Further education colleges key to strengthen business innovation
How can further education colleges develop curriculums that best contribute to strengthening business innovation and improve productivity in their communities?
Professors Tim Vorley, Andy Westwood, Damian Grimshaw and Ewart Keep joined managing director Bart van Ark from The Productivity Institute (TPI) joined Chief Executive of the Association of Colleges (AoC) David Hughes to discuss these issues in the webinar – “How colleges can strengthen business innovation and improve productivity in local communities.”
Is automation replacing jobs?
Around 10-15 years ago, studies and news reports showed that new technology was indeed replacing jobs, said Professor Grimshaw, from King’s College, London. However think tanks and economists have since shown that there are other factors involved – some repetitive responsibilities within jobs may be replaced by technology, whereas more interactive tasks are less likely to become automated.
ONS statistics in 2017 showed that just 7% of the UK workforce were at high risk of being replaced by new technology.
This graph shows jobs that are currently at risk, including the percentage increases and decreases in unemployment particularly for bar staff jobs, shelf fillers and sewing machinists. Age groups including those 20-24 and 60-65 are also at high risk, particularly women as they are more likely work part time in these type of jobs.
Therefore the question posed by Further Education (FE) colleges from this data is how can they contribute to strengthening business innovation and improving productivity for these sectors of the population?
The role of innovation
Professor Ewert Keep from the University of Oxford delved into the role of innovation during his presentation. He said most businesses think of innovation as new inventions like graphene, but this way of thinking was very limited.
In the UK there are 60,000 firms that claim tax credits for research and development. The other 98% of firms do not claim at all because they are not focusing on research and development.
Supporting these companies by encouraging them to take part in more research and development and thinking about innovation on a broader level could be critical to productivity and therefore should be a main focus for FE colleges.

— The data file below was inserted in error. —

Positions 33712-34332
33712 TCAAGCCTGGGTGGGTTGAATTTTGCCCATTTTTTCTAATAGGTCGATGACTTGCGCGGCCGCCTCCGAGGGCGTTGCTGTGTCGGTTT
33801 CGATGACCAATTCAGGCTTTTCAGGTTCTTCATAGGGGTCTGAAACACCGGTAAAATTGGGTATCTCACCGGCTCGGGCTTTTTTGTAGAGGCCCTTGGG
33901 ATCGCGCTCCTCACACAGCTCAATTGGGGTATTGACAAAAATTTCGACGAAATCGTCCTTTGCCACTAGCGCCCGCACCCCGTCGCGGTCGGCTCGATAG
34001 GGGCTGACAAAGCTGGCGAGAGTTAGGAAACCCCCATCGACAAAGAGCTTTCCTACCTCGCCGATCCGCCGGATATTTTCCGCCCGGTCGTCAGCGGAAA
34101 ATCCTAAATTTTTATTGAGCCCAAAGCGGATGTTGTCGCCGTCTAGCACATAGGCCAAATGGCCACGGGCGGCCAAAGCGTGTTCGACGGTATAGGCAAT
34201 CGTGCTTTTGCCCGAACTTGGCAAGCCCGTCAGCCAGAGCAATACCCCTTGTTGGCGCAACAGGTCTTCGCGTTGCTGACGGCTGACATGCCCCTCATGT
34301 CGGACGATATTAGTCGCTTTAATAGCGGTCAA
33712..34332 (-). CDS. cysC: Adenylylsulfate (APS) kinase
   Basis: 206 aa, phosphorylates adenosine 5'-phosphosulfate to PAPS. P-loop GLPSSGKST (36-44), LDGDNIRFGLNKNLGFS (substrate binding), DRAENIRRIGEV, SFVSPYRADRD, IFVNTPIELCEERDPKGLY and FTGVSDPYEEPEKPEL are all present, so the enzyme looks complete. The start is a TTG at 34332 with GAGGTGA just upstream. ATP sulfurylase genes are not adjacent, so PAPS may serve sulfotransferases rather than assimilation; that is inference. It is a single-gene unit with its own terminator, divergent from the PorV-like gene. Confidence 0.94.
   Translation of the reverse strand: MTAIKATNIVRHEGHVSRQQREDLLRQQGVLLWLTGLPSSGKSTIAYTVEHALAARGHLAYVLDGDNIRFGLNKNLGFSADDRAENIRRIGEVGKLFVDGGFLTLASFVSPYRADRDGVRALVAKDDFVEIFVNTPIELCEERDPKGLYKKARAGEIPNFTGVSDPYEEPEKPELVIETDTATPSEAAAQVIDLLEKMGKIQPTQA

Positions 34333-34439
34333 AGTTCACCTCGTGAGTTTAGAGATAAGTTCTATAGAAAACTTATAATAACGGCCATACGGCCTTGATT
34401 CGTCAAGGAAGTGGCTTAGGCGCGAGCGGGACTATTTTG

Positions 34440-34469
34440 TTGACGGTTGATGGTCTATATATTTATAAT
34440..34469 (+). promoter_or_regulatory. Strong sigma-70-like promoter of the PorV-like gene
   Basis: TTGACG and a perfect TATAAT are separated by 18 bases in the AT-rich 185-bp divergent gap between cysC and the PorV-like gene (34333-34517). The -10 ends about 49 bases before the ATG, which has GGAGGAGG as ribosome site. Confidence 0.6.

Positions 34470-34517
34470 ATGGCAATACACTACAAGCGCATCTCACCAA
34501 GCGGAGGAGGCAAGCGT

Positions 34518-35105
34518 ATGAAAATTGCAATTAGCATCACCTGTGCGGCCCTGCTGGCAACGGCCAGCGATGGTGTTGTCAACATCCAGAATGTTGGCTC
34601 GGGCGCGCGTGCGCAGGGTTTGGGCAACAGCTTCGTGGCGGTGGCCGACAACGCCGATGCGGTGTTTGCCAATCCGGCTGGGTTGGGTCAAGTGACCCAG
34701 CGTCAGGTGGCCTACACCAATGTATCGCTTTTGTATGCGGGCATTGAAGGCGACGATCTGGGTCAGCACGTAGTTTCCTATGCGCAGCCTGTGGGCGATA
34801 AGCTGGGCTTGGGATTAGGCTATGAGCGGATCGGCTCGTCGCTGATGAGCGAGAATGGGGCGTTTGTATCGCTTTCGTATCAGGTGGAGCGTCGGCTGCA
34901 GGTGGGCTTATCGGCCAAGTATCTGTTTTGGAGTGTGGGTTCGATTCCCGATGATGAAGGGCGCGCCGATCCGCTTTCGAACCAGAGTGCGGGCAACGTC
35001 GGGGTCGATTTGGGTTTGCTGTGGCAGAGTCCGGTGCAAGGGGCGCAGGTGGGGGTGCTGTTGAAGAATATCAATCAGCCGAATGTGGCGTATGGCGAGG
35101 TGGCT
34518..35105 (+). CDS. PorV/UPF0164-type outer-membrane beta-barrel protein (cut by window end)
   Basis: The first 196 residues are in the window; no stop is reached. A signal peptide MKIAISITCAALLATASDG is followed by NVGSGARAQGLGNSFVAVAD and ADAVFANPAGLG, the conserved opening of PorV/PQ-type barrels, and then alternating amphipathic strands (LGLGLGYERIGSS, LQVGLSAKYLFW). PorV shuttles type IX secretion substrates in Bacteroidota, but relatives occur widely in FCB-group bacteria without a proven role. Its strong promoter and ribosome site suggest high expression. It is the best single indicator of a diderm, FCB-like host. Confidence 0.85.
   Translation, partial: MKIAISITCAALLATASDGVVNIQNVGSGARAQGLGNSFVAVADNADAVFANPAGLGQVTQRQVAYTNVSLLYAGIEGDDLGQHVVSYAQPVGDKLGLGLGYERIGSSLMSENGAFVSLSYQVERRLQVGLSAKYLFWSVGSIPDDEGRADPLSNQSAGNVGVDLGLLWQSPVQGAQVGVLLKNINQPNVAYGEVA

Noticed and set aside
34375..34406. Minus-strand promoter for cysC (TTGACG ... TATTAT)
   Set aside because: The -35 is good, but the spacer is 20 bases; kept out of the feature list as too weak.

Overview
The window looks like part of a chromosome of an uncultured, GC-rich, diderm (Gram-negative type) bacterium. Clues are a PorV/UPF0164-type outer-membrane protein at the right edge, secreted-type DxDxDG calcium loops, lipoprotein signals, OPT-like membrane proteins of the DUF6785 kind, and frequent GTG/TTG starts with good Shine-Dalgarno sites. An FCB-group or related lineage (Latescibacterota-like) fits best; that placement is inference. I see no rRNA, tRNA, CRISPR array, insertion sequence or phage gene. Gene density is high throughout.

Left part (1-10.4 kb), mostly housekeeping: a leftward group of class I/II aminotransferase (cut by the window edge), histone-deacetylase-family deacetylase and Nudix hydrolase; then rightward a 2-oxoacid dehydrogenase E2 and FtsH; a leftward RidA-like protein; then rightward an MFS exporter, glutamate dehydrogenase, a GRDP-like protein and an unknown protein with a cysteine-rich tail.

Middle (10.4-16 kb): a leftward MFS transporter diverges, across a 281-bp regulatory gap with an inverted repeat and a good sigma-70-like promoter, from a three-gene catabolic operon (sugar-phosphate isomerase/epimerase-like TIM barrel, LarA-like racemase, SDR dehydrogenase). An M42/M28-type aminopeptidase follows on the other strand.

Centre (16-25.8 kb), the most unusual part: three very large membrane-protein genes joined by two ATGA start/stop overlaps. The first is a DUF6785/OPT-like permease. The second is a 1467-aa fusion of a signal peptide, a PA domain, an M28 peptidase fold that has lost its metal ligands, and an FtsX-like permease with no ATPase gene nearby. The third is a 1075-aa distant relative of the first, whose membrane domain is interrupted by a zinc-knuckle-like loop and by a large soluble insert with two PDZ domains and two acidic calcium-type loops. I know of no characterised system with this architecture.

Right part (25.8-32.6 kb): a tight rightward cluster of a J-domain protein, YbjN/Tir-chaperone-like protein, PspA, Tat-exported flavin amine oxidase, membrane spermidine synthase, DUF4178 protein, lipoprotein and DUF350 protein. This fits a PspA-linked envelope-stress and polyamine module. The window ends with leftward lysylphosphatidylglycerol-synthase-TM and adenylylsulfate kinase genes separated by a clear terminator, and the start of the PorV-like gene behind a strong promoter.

Professor Tim Vorley of Oxford Brookes Business School said the focus should not always be on new start-ups, however. Colleges shouldn’t just be think tanks for new businesses when many older businesses needed this agenda – not just on the skills front but on business transformation and new models.
These companies brought income to their areas and were therefore essential to contributing to society and productivity in their regions. However funding was essential for this to happen and eventually close the gap in productivity between the UK and other European countries.
An unexpected boost
As the pandemic continues to provide increases in UK productivity due to rising investment in new technologies and machinery, FE Colleges could help businesses hang on to these changes and build on them further.
Funding and ensuring the colleges’ role in productivity is understood is key for our economy. AoC Chief Executive David Hughes asked Professor Andy Westwood of the University of Manchester how this could be best understood across central government.
Professor Westwood believed the AoC’s relationships with TPI and other research organisations would be crucial to help with this. Working together was key to driving productivity, enabling businesses to increase wages for workers and ultimately boost living standards. Higher productivity also increased government resources to improve public services or cut taxes.
FE colleges could play a huge role in this and support TPI in exploring what productivity growth means for business, workers and communities.
This blog is based on the AoC webinar “How colleges can strengthen business innovation and improve productivity in local communities” held on 19 May 2021.